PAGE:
7. Otto Kahn’s Mansion
One of the grandest Beaux-Arts mansions, and the last Gilded Age mansion built in New York City, was the home of wealthy investment banker Otto Hermann Kahn. Born into a distinguished German-Jewish family, Kahn left Germany for London and then New York. He built Oheka Castle on Long Island—the second largest private home ever built in the U.S.—a villa in Palm Beach, and finally this mansion on East 91st Street on the Upper East Side.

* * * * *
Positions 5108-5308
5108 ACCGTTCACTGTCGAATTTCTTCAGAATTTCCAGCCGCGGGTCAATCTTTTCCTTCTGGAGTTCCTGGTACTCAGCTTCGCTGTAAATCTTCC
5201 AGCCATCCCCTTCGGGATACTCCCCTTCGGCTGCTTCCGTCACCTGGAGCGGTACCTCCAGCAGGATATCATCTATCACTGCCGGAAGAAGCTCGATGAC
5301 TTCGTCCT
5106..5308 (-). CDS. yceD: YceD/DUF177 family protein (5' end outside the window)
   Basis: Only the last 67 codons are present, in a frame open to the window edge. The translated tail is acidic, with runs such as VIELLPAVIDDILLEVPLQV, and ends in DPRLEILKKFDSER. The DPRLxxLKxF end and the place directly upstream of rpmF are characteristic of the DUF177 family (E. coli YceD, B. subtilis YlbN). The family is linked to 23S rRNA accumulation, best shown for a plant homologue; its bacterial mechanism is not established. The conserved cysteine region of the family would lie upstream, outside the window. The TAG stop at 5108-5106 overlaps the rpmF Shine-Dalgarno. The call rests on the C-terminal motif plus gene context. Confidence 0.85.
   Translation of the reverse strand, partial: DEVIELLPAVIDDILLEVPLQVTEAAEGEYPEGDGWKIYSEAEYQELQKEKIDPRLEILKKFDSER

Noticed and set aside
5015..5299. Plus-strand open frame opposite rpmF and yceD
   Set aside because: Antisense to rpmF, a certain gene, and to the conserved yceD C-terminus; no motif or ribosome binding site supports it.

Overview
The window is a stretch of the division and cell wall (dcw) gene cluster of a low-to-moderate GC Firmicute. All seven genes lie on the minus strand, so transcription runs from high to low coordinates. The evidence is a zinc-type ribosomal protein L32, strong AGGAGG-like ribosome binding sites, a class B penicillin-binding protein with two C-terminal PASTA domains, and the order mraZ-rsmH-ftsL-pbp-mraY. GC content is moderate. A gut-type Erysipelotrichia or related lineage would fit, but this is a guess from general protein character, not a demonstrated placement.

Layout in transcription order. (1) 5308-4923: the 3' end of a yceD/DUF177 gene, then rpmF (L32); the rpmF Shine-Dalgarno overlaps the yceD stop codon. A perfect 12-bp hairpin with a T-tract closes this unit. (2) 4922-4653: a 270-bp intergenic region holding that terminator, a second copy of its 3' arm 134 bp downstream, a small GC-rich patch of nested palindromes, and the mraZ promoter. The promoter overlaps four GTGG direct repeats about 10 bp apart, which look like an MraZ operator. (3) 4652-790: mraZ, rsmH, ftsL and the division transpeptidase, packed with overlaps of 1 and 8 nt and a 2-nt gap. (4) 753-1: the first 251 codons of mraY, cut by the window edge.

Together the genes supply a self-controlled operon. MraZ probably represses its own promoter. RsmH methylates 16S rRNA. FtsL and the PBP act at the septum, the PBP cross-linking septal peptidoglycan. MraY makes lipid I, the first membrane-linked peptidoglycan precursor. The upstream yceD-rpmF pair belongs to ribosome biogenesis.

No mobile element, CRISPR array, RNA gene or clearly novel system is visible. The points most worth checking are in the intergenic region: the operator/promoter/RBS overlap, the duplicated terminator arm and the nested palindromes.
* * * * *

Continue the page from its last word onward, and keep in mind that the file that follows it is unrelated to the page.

Kahn hired British architect J. Armstrong Stenhouse and C.P.H. Gilbert to design his opulent mansion. Stenhouse based it on the 16th-century Palazzo della Cancelleria in Rome. The top floor was designed as a private penthouse in the Roman garden villa style, complete with an arched loggia and fountains, which served as an art studio for the artists Kahn sponsored. A generous patron of the arts, Kahn loved to entertain, and was friends with Enrico Caruso, George Gershwin, and Anna Pavlova, who gave recitals in the palatial ballroom. From his private quarters on the third floor, he would look down through a discreetly placed window to watch his guests gathering in the Gothic Room to admire his art collection before making a dramatic entrance. The mansion was joined with the Burden mansion to form the campus of the Sacred Heart Catholic school for girls.